A 17-year-old high school student is in custody Saturday morning after he allegedly opened fire into a crowded football stadium in Mobile, Alabama Friday night, injuring nine people.
Deangelo Parnell was arrested early Saturday and charged with nine counts of attempted murder. Parnell is being charged as an adult, according to Charlette Solis, a police spokesperson.
As of 1 p.m. Saturday, six of the nine people hospitalized had been treated and released with the others still dealing with what are believed to be non-life threatening injuries. The victims’ conditions have not been released, but they were considered critical earlier in the day.
“This was a cowardly act by an individual that didn’t know how to deal with a conflict or disagreement that he was having with someone else other than recklessly discharging a firearm into a crowded venue,” said Mobile Police Chief Lawrence Battiste. “That’s unacceptable.”
The shooting came at the end of the game between Williamson High School and LeFlore High School in the east side concourse of Ladd-Peebles Stadium, according to Battiste, and appeared to have stemmed from a fight before the game. Parnell did not appear to have an intended target, Battiste said.
Zane Horn lives about 100 yards east of the stadium in the 1600 block of Illinois Street, inside a house he’s lived in since 1987. Horn said he was on his sofa around 8:30 p.m. when he heard what sounded like 10-14 shots fired nearby.
“With this stadium, it’s like an echo, so I thought it was on the side of the house,” Horn said. “So I came out with my (gun) and I thought, ‘What’s going on?’ And I saw everybody running through that gate with that little yellow thing, and it was hard for everyone to get through that little gate.”
As Horn described the scene, he pointed to a narrow fence opening just across the street from his house, that let visitors in and out of Ladd-Peebles Stadium. Roughly 80-100 yards of field and parking lot space separates that gate from the concourse where the shooting allegedly occurred.
“See, they put that there to keep the motorcycles from getting into the Senior Bowl, but last night it just made it so it was harder for people to get out,” Horn said.
In his 32 years of residency, Horn said he’d never seen anything close to a crime of Friday night’s magnitude occur in his neighborhood.
“My neighbors have been here 30-something years, this neighbor behind me, almost 40 years, so, we know each other, we look out for each other,” Horn said. “This is very rare. Break-ins and stuff like that, we don’t have that around here.”
The victims range in age from 15 to 18 years old. An additional person in the crowd suffered a seizure because of the event and a second person injured their hand trying to escape the chaos.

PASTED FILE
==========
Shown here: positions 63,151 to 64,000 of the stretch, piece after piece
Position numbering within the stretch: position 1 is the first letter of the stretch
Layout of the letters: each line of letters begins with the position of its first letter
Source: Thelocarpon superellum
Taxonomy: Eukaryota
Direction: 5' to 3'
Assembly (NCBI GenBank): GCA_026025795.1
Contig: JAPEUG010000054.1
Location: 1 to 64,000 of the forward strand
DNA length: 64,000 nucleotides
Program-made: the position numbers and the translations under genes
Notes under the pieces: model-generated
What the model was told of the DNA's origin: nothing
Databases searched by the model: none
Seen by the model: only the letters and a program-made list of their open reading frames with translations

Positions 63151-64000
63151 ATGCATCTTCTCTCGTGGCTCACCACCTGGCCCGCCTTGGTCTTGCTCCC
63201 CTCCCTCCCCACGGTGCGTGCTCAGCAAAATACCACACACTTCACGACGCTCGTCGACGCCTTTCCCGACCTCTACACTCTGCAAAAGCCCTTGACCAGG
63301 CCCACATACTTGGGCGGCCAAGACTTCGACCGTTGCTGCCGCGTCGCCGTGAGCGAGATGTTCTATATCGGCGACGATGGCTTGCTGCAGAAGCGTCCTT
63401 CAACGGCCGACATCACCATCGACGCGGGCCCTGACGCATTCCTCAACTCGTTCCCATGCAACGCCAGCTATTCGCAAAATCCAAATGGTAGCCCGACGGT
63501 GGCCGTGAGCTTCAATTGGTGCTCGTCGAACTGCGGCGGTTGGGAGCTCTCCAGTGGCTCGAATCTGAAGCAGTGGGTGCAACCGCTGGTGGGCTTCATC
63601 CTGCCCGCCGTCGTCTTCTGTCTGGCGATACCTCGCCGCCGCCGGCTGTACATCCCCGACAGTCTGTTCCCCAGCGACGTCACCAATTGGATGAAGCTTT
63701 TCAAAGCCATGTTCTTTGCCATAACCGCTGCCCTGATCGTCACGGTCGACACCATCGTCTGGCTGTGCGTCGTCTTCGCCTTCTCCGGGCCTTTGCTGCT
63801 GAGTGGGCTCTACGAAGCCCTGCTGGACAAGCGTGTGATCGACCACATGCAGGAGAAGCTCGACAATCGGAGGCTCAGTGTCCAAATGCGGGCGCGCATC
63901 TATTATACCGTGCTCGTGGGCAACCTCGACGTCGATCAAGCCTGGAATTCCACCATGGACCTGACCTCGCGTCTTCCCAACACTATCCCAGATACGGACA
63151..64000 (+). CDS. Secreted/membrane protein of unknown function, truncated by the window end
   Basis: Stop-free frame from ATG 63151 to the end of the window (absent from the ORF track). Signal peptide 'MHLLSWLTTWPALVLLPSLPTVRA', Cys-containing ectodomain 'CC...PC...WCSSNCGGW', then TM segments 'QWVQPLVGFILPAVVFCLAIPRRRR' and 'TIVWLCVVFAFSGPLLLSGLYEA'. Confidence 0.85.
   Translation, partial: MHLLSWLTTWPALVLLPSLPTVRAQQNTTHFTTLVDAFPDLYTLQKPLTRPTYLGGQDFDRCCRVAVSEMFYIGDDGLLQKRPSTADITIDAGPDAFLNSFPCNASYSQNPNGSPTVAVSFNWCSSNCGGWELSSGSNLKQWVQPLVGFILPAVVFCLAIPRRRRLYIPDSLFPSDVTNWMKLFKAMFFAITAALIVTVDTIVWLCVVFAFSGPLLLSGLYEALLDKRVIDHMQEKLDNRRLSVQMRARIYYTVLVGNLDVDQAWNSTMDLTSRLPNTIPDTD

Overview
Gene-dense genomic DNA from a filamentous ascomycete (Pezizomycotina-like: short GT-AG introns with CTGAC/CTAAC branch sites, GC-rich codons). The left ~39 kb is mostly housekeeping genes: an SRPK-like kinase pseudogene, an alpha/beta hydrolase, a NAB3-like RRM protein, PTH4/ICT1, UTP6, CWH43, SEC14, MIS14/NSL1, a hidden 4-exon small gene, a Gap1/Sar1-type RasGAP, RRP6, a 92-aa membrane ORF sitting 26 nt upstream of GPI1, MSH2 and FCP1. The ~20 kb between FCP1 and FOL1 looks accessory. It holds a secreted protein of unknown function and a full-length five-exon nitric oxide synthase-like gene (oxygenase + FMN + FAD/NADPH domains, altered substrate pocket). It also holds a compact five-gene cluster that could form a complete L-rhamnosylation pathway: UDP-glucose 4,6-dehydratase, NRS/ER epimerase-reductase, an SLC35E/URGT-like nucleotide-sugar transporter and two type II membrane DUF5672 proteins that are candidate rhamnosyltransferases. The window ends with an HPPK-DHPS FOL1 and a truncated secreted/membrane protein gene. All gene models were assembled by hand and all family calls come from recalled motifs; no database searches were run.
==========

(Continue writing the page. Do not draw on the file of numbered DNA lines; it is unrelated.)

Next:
Police were able to use surveillance video from the game, as well as multiple cell phone videos from the crowd, to identify Parnell. While he appears to be the only shooter, additional people are being questioned and more charges are not out of the question. Among those being questioned are several adults.
A fight was about to occur and he just indiscriminately pulled out a weapon, Battiste said.
“What I would like for our community to really understand is that we all have to do a better job of making sure we prevent these types of incidents from occurring,” Battiste said. “We know we have knowledge that some of this occurred that night, that there were adults that were privy to information about this type of event potentially occurring in our community, and we need those adults that have that type of information to step forward.”
Battiste, Mobile Mayor Sandy Stimpson, councilman Levon Manzie and Superintendent of Mobile County Public Schools Chresal Threadgill held a joint press conference Saturday afternoon in which they promised to adopt “stricter protocols” for guests at high school football games, protocols they expect to begin instilling as soon as next Friday.
“What we have decided to do is that we’re going to do a better job collaborating,” Stimpson said. “There are certain things that the police department knows about individuals and certain things the school system knows about individuals and we have just got to make sure that we are sharing information because there are troublemakers that exist in our community.”
Stimpson mentioned that Mobile high school football security protocols going forward will be akin to the generally stricter college football game protocols. He pointed out the prohibition of umbrellas, bottles, cups, and a mandate that all bags must be clear, as starting points that will be immediately discussed.
He also said metal detectors, which Ladd-Peebles currently does not have, are “on the table” as potential solutions across all nine venues.